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Epidural stimulation can help paralyzed patients learn to walk again



paralysis stuff
of Louisville

  • Researchers at the University of Louisville’s Kentucky
    Spinal Cord Injury Research Center have helped two paralyzed
    individuals regain the ability to walk on their own.
  • They implanted a device that sends an electrical current into
    the spinal cord, and also trained patients to relearn to stand
    and walk.
  • Other patients have also regained the ability to move their
    legs or stand with this new technique.
  • The researchers behind the study think they’re getting better
    at helping people learn to move again, and want to try these
    implants and training techniques on others with spinal cord

Kelly Thomas raced in rodeos, played soccer, and worked on her
family’s farm in Florida until July of 2014, when a car crash
left her paralyzed from the waist down.

She was 19 years old and doctors told her that she’d never walk

But Thomas has now taken steps on her own once more, thanks to an
innovative medical technique developed by researchers from the
University of Louisville’s Kentucky Spinal Cord Injury Research
Center. The treatment involves an implant that delivers
electrical stimulation directly to the the spinal cord — along
with a whole lot of training where researchers help patients go
through the motions of standing and walking again.

“One day we were ‘walking’ and, you know, they were helping me as
usual. Then they stopped helping me and I took maybe three or
four steps in sequence. And I just stopped,” Thomas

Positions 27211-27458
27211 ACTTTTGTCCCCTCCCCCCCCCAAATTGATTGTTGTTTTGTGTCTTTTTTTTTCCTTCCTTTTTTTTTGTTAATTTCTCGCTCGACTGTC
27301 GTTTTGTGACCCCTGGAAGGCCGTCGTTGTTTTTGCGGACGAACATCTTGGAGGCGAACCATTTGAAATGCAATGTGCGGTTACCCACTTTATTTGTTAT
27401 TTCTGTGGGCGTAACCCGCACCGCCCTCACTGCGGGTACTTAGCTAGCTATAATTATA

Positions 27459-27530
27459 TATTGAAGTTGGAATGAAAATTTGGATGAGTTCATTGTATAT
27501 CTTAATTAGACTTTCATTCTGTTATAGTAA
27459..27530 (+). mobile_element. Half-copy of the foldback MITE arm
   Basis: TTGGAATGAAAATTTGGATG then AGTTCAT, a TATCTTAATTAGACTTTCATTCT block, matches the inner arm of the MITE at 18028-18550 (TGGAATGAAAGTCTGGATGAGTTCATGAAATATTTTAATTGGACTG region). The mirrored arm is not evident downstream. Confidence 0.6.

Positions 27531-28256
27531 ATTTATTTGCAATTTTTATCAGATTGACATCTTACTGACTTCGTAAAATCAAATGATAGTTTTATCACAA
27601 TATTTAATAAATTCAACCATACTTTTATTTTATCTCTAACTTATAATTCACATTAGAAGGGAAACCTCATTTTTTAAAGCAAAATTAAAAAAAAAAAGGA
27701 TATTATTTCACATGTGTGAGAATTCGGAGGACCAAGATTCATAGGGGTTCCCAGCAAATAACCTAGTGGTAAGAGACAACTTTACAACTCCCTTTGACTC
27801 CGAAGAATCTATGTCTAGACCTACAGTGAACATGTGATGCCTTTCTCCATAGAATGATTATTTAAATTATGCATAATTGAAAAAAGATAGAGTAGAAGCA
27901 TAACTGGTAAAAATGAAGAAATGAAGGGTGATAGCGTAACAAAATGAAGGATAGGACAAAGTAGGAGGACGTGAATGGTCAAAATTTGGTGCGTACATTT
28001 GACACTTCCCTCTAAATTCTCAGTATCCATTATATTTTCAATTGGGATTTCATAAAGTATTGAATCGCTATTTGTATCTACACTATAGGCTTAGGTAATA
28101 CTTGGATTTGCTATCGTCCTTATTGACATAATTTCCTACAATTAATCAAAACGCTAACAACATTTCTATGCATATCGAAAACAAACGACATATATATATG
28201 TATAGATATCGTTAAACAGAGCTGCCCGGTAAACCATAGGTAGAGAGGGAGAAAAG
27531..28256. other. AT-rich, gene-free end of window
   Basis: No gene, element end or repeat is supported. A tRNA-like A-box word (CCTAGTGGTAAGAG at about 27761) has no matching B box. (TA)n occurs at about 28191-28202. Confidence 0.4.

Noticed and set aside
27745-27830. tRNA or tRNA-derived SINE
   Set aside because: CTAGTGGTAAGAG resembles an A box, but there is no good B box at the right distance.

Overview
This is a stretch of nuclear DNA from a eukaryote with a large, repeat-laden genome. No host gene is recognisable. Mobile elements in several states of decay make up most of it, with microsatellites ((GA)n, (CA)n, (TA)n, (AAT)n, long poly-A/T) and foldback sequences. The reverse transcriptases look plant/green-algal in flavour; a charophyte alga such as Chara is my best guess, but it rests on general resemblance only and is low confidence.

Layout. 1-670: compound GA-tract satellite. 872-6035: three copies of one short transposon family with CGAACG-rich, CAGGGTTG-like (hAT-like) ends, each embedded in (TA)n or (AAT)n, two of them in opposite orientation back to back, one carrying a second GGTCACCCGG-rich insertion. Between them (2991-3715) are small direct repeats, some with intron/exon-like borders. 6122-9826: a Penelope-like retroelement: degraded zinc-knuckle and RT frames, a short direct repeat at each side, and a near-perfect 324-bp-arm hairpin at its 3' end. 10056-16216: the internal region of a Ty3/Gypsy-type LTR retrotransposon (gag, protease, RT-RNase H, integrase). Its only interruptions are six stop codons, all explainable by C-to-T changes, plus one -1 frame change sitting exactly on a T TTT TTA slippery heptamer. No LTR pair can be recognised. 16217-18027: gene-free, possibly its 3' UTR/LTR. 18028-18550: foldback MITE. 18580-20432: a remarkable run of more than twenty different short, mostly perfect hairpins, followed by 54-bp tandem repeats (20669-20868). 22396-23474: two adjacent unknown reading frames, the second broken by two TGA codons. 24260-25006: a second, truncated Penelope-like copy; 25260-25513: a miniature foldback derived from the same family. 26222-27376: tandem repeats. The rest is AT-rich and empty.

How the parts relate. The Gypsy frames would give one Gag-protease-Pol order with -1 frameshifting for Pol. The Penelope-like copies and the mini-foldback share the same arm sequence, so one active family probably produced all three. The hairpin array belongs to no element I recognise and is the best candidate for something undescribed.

explained in a video
released by the University of
Louisville. “My lip started quivering, and my face got hot, and
my eyes got teary, and I was like, ‘Oh my God, that just
happened.’ I just took steps.”

There have been previous trials with this treatment. But in this
latest round of experiments, two of the four patients that
received the implants and training actually regained the ability
to walk — the first time that this treatment has made that

study describing the results
was published Monday in the New
England Journal of Medicine. It indicates that many more of
the 1,275,000 people in the US paralyzed with spinal cord
injuries may eventually regain some of that function thought to
be lost forever.

Thomas was one of two patients to regain the ability to walk. The
other, Jeff Marquis, had suffered an even more severe spinal cord
injury from a mountain biking accident that left him paralyzed
from the neck down.

“It was really amazing. You get to see the little small
increments on a daily basis or a weekly basis, and then when it
all comes together that is a very emotional time for the
participants, and for the team as well in the sense that okay —
we got it, we’re able to put the pieces of the puzzle together,”
Claudia Angeli, one of the lead researchers behind the study,
told Business Insider.

paralysis epidural implant
Thomas relearning to move

University of

Rewiring the spinal cord

Angeli and colleagues have been working on this treatment for
years now. All in all, at least 14 patients have received some